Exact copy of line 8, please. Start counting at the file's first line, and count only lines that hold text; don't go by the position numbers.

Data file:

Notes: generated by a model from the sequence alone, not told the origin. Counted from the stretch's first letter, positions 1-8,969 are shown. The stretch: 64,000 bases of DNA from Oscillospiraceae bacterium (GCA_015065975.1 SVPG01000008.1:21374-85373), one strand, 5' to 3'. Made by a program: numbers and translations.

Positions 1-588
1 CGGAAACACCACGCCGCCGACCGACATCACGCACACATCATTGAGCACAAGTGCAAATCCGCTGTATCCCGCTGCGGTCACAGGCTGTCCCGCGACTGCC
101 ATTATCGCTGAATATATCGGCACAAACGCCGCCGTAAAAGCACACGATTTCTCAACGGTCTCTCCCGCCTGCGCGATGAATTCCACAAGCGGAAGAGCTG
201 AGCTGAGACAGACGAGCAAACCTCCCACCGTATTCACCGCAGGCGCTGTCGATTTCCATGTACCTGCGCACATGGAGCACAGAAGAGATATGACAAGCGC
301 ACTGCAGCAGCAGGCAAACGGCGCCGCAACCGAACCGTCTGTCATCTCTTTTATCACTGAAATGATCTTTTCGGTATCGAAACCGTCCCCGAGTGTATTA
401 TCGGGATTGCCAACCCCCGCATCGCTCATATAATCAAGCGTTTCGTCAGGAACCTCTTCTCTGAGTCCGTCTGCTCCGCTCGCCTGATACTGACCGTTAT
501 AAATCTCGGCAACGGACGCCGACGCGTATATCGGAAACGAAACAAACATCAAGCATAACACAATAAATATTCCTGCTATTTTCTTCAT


501 AAATCTCGGCAACGGACGCCGACGCGTATATCGGAAACGAAACAAACATCAAGCATAACACAATAAATATTCCTGCTATTTTCTTCAT